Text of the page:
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THE STORY OF GAZA

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Photo by Ahmed Abu Hameeda on Unsplash

Residents of Gaza have been subjected to a severe blockade for the past sixteen years, which allows Israel to control the flow of electricity, petroleum, food, water, and medical supplies. So that they can determine when Palestinians receive basic necessities and when they are denied. This power derives from violence and devastation.

Gaza was a part of what became known as historic Palestine prior to the establishment of Israel, which the Ottomans ruled over before the British occupied it. As the British prepared to abandon Palestine in 1947, they left its fate to the newly formed United Nations, which voted to partition Palestine into a Jewish state and an Arab nation. In order to establish the state of Israel, Zionist forces and militias soon began forcibly expelling hundreds of thousands of Palestinians from their land. A large number of internally displaced Palestinians retreated to this narrow strip of land, which was later dubbed the Gaza Strip. Therefore, these individuals became refugees because they were expelled from their cities and communities. Some of them reside a literal mile away from their former towns and villages. Others were compelled to escape to nearby Arab countries. These countries, overwhelmed by refugees, promptly declared war on the new state of Israel in support of Palestinian Arabs.
They ultimately lost to Israel, but Jordan occupied the West Bank and Egypt occupied Gaza City and surrounding villages along these cease-fire lines. Then, in 1967, another conflict erupted. Israel launched a full-scale assault against Jordan, Syria, and Egypt in response to Palestinian resistance and Arab-adjacent country threats.

Israel captured the Gaza Strip and Sinai from Egypt, the West Bank from Jordan, and the Golan Heights from Syria in just six days. This marked the beginning of Israel’s occupation of Gaza, which persists to this day. Israel seized control of all land, air, and sea traffic from and to the Gaza Strip.

It also permitted Palestinians to travel between the Gaza Strip, Israel, the West Bank, and East Jerusalem. In official Israeli documents, Palestinians began to be referred to as “foreign residents” or “non-citizens” just a few months after the conflict, despite the fact that they were now under Israeli control.

The status is inherited from your parents and ancestors. You are aware that being stateless, unrecognized, and without rights impacts your existence. This is also when Israel began constructing Jewish Israeli settlements in Gaza. For Palestinians, this meant the confiscation of even more land.

They were also being confined. Israel prohibited Palestinians from operating their own airport or seaport. Israel developed critical industries in the Gaza Strip, such as agriculture, to serve Israeli and West Bank markets, taking advantage of Gaza’s inexpensive labor market and paying Palestinians very little.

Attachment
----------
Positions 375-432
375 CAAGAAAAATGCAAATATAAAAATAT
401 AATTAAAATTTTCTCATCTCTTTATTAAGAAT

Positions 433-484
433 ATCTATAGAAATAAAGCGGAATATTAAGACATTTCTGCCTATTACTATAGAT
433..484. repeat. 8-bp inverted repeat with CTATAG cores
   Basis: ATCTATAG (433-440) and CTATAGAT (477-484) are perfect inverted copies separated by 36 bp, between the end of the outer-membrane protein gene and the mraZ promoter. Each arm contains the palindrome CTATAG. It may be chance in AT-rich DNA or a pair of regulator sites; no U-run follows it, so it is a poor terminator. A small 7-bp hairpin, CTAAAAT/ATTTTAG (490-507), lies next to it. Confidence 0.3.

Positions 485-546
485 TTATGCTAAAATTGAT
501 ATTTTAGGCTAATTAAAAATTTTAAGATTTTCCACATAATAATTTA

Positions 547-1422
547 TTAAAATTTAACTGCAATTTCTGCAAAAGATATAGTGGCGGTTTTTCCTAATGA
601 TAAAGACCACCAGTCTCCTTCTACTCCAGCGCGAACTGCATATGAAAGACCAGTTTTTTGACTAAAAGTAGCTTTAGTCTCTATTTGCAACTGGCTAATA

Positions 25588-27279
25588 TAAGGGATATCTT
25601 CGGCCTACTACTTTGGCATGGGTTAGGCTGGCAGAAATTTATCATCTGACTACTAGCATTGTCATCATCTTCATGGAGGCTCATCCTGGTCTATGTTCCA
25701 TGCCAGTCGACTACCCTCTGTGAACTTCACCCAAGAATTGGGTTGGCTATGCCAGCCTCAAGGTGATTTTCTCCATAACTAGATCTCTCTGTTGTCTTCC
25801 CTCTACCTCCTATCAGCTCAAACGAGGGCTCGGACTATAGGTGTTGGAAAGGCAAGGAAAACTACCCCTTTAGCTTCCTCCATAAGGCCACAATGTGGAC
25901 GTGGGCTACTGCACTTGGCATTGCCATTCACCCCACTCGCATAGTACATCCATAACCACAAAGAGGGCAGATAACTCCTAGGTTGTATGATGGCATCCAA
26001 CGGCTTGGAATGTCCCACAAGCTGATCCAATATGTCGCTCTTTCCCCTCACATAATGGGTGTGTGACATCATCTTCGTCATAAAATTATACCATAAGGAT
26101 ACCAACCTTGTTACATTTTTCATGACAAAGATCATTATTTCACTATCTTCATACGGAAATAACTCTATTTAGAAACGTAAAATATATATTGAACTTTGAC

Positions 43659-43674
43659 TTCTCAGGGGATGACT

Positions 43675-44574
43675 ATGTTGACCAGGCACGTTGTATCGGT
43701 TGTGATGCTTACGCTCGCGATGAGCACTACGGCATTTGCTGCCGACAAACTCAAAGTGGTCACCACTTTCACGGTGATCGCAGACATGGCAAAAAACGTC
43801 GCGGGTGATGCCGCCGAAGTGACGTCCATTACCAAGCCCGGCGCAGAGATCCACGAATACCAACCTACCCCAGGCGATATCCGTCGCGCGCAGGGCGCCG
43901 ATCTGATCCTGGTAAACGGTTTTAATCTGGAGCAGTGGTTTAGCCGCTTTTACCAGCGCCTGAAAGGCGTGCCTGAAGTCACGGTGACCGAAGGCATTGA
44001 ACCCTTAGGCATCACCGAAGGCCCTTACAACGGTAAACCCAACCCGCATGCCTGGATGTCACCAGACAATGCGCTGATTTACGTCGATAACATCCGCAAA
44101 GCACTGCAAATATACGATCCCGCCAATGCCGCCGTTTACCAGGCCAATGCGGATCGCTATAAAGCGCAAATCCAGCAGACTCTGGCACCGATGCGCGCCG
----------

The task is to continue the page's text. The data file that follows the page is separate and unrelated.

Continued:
These economic difficulties led to the development of Mujama al-Islamiya, a prominent Islamic social charity. For Palestinians in Gaza, this charity built schools, mosques, and clinics and gave them extra food at the time with some assistance from Israel. But tensions persisted. Israel dreaded the expansion of the resistance movement.

In response, soldiers frequently frisked, arrested, and detained locals. In 1987, this tension reached its breaking point when an Israeli lorry collided with a civilian vehicle, resulting in the deaths of four Palestinians. Palestinians immediately responded to occupation with demonstrations, strikes, and boycotts. It became known as the first rebellion or uprising. In the same year, Mujama al-Islamiya transformed into the terrorist organization Hamas. Hamas was established during the initial Palestinian insurrection. And had been absent from institution politics for some time. They were not yet in control of Gaza, but they desired to free Palestinian territories from Israeli rule.

Israel was considered an illegitimate entity. After the first year of the intifada, during which over 140 Palestinians were slain in Gaza, Hamas and other militant groups launched more direct attacks against Israelis. The violence of the intifada escalated in 1991, the same year that Israel introduced a permit system that severely restricted the ability of Gazans to work.

Passage through Israel is required to reach the West Bank and East Jerusalem. By the conclusion of the First Intifada, Israeli forces had killed more than one thousand Palestinians, and Palestinian militants had killed more than one hundred Israelis in Israel and the occupied territories. The uprising concluded with the conclusion of the Oslo Peace Accords between Israel and the Palestine Liberation Organization, or PLO. This was an armed liberation movement that fought for decades for Palestinian rights. The PLO consented to disarm and acknowledge Israel’s existence. However, Hamas, which at the time had very little political support, vehemently opposed it.

The agreement also established the Palestinian Authority, or PA, which permitted political parties and elections in the Gaza Strip. The PA was granted autonomy over a few minor areas, but Israel continued to control the territories and the flow of traffic through these checkpoints. In addition, the Oslo Accord guaranteed Palestinians autonomy as well as a path to statehood within five years. However, this never occurred. Instead, more Israeli settlements were established on Palestinian land. A year later, in response to an attack by an Israeli settler in the West Bank and a succession of bombings by Palestinian militants, including Hamas, the Israeli prime minister called for the construction of a fence around the Gaza Strip.